Banks get OK to take unpaid fees out of depositors' Social Security, other government funds

State Supreme Court overturns 2004 ruling against Bank of America

The California Supreme court ruled in San Francisco Monday that banks can take overdraft fees out of Social Security and other government funds deposited directly into the accounts of elderly and disabled customers.

The panel overturned a 2004 San Francisco Superior Court judgment requiring Bank of America to pay more than 1.1 million customers more than $1 billion for using their benefit money to pay for overdrafts and insufficient-funds fees.

That award included $284 million for fees the bank took out of customers' accounts between 1994 and 2003, plus $1,000 for each of the 1.1 million customers who suffered serious economic or emotional distress.

The customers received benefits such as federal Social Security or Supplemental Security Income, known as SSI, for disabled people.

The court said unanimously that while state laws prohibit banks from taking benefit funds to pay for debts in separate accounts, such as a credit-card account, the laws specifically exempt internal charges made within an account.

Justice Carlos Moreno wrote that "it is clear from the statutory language that the Legislature intended to treat charges for overdrafts and insufficient-funds fees differently from the setoff of independent debt."

James Sturdevant, a lawyer for the customers, called the ruling "disgraceful" and said, "This decision is the latest example of sacrificing the poor who subsist on life support to the altar of greed."

Sturdevant called on the state Legislature and Congress to pass laws protecting automatically deposited Social Security funds.

Bank of America issued a statement saying it was pleased with the decision "rejecting a challenge to account balancing practices followed by every bank in California and across the nation."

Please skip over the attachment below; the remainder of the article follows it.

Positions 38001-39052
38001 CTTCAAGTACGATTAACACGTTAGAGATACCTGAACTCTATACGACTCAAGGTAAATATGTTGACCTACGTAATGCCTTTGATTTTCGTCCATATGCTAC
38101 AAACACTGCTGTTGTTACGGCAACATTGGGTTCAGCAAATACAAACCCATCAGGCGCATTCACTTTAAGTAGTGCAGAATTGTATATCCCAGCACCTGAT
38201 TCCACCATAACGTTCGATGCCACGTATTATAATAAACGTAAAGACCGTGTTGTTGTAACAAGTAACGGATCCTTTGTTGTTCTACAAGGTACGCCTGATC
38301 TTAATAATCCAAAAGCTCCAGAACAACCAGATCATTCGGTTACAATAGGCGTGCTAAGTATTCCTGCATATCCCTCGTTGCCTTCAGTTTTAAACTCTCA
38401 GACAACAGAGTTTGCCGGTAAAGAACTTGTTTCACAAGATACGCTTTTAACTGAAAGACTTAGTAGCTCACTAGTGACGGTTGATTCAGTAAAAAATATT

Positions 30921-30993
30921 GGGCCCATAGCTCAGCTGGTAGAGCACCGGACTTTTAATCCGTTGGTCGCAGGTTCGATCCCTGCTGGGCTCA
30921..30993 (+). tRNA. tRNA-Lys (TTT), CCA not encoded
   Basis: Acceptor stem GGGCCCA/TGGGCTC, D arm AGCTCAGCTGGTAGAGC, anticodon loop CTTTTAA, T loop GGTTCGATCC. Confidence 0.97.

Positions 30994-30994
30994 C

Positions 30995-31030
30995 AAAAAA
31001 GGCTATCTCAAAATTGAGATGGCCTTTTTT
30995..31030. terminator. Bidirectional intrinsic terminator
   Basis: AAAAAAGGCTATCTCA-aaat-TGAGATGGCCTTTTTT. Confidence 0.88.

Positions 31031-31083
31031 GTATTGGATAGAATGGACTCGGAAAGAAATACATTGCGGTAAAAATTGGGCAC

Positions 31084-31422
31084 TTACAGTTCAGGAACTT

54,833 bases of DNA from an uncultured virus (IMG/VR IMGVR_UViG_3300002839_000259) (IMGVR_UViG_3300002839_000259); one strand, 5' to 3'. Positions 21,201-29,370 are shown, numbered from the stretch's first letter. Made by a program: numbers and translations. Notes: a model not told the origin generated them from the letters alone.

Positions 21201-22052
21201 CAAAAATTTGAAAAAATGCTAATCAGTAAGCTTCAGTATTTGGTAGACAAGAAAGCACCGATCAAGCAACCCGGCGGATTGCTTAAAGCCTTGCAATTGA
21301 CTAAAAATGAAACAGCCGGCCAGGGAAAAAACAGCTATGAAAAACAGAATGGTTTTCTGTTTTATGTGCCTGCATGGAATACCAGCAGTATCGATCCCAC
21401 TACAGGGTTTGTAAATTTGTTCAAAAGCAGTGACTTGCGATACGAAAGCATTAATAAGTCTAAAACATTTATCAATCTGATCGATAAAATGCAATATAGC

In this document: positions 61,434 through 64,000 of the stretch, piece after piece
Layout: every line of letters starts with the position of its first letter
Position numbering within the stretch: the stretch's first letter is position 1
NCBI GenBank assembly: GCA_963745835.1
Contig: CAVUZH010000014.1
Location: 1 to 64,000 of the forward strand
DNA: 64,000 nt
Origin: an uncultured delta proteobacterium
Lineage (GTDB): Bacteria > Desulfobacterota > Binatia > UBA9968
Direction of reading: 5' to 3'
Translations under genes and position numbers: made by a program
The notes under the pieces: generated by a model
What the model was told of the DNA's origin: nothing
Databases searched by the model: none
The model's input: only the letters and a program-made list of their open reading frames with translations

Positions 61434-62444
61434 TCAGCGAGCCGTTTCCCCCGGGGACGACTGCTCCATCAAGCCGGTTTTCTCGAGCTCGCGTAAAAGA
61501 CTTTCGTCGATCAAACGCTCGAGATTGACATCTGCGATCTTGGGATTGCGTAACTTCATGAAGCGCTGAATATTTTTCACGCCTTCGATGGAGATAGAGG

The bank said, "The decision today confirms that the bank has always acted lawfuly in maintaining and balancing its customer accounts."

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Like this comment
Posted by Roy
a resident of Pleasanton Valley
on Jun 2, 2009 at 8:49 am

Each week your local Bank Manager loses more of their authority. Managers who would normally credit questionable bank service charges are now unable to provide that service due to micromanaging by their district offices or a corporate mandate. Service charges are no longer just to cover a bank's expenses, but for a long time have morphed into a revenue producing portion of their business. When you overdraw your account by $5 and you incur a $35 charge for them to RETURN the check, something is wrong. The days of loyalty by large banks to their customers is fast disappearing. Now is the time to do your homework and try to find a bank or credit union that is customer oriented, and then make the switch. Most likely you will NOT wind up with any of the large institutions you have most often heard about in recent broadcasts. Only when the offending banks feel the loss of customers will they start to pay attention and ask, "why are we losing market share?"

Like this comment
Posted by Pat
a resident of Canyon Oaks
on Jun 2, 2009 at 9:37 am

So much for bank customer service!
Banks use to nickel and dime you and now its dollar and multidollar you now!

Like this comment
Posted by Bye Bye Fees
a resident of Old Towne
on Jun 2, 2009 at 10:09 am

I closed my BofA account last week. I'd had it for 20 years & finally got tired of all the fees. I moved our accounts to Patelco Credit Union. The interest rates are better. And, the fees are reasonable. It turns out the customer service with my credit union is much better too.

Like this comment
Posted by MoneyChangers in the temple?
a resident of Another Pleasanton neighborhood
on Jun 2, 2009 at 10:10 am

Are these the same banks who got a huge bailout at taxpayers expense?

Sounds like they spent lots of money on lawyers so they can take money from the poor.

If anyone has specific recommendations for honest* bankers, please post!

*Or at least less greedy.

Like this comment
Posted by Me too
a resident of Canyon Creek
on Jun 2, 2009 at 9:14 pm

Banks are ridiculous! While this ruling has some validity - the banks are the ones causing the huge problems. Why did we bail them out????? Oh, I know, so they could keep the top people that ran them into bankruptcy because of their brillance.

Credit unions are the only way to go. The couple that I've dealt with seem to actually care and the fees are reasonable, so if you do screw up it doesn't ruin your entire life.

Big banks are jsut large vacuums - trying to suck up everyone's money.

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